A M3 Grant Tank falls victim to the "dreaded 88".
An unidentified Sgt. of the 2/3rd Anti-Tank Regiment of the 9th Division photographed the explosive aftermath of the American built M3 Grant when hit at close range by the German 88mm flak 36 Anti-Aircraft Gun. With absolute certainty the entire crew of this tank would have been killed instantly.
These 88mm Guns struck fear into the allies with their devastating effect and terrorising sound when fired. They were capable of penetrating 100mm of armour at 400 yards. By the looks of the outcome on the more heavily armoured M3 this one was fired upon by an extremely close 88. In the western desert these guns were sometimes dug into the ground to create a fixed position. An example of one of these guns is shown below.
November, 1942, Libya.
A dug in German 88mm Flak 36 Anti-Tank Gun.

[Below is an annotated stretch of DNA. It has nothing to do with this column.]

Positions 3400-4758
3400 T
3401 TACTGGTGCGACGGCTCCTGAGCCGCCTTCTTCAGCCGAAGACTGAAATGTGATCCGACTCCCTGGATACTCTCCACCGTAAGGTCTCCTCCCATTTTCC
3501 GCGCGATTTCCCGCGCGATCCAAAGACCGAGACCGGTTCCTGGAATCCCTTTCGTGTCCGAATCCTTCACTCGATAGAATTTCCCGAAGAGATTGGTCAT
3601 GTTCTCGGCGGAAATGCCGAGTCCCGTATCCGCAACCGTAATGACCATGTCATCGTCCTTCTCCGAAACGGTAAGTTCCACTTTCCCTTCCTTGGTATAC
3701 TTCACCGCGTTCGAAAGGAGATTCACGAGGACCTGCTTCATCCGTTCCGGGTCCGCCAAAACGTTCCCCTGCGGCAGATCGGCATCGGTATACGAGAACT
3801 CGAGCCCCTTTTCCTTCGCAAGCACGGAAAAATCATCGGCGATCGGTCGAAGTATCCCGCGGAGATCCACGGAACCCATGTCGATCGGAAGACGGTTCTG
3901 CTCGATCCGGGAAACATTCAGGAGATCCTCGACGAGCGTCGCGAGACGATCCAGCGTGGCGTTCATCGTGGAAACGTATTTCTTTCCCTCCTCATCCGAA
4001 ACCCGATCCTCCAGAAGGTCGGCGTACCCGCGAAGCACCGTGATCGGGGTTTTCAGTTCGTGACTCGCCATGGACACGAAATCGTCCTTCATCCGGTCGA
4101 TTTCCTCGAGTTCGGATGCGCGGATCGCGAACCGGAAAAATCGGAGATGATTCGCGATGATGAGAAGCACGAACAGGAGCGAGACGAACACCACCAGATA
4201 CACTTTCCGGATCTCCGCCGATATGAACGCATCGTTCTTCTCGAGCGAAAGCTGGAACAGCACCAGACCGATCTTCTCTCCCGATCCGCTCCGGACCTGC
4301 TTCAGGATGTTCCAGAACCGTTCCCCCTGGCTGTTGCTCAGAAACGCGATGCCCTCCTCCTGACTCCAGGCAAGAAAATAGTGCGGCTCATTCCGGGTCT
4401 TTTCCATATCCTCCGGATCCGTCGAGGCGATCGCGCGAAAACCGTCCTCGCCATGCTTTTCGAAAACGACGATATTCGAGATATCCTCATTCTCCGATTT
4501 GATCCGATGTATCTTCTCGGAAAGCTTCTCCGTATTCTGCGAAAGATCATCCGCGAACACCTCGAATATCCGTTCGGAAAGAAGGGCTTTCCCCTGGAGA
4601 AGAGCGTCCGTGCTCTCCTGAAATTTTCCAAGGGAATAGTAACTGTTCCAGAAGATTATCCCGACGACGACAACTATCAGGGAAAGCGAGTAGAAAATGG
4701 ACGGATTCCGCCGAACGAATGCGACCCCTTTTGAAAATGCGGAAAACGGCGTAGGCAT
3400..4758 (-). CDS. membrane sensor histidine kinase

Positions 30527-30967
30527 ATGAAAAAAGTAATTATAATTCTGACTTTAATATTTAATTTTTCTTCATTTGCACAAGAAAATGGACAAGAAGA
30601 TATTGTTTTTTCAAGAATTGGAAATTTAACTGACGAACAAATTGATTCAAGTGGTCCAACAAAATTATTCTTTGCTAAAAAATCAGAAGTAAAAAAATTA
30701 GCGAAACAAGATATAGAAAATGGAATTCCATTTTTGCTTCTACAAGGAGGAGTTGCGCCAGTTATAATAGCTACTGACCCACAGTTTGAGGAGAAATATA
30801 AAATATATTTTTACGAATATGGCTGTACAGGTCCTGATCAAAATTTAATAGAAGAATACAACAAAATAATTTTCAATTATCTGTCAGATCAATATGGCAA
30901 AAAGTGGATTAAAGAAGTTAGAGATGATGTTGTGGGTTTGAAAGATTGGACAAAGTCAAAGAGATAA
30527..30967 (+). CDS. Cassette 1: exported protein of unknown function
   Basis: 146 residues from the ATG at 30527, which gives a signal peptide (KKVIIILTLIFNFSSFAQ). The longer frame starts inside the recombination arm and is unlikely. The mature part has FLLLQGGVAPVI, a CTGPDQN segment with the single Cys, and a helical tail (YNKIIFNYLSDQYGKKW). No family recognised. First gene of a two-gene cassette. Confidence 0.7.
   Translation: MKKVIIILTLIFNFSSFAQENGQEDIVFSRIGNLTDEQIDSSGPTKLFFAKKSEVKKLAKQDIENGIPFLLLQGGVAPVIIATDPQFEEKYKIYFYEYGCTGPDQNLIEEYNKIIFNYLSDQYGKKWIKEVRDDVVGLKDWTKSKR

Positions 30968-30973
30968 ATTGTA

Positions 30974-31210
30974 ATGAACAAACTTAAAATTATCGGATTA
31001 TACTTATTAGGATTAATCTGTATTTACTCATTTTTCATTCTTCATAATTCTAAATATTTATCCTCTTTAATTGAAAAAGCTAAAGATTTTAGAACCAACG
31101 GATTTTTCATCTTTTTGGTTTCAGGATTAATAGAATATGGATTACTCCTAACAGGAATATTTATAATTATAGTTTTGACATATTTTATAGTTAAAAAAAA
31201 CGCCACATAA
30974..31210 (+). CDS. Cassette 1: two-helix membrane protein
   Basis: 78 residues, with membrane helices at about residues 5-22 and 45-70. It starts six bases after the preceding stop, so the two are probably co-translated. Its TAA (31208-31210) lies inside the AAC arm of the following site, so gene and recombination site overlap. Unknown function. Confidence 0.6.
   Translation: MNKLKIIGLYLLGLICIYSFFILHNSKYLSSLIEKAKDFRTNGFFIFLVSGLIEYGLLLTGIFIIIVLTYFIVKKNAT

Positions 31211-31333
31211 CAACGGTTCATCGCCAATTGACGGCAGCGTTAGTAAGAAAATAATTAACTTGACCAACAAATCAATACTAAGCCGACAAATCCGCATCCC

Australian troops inspect the much feared German 88mm flak gun. This particular gun was dug in to the sand of the Western Desert to protect the crew from shell fire from allied tanks by creating a much lower profile.
Digging the gun in allowed the crew to fire on a distant allied tank much easier as to raise the arm of the gun up high to fire on a distant target in the flat terrain of the desert meant that you were likely to be more easily targeted with return fire. A smaller profile meant you were a smaller target and therefore, in theory, much harder to hit.
For the crew of this 88, the theory was disproven as when Australian troops arrived to inspect the gun they found the entire crew buried nearby.
images p01393.010 and 040977 Australian War Memorial.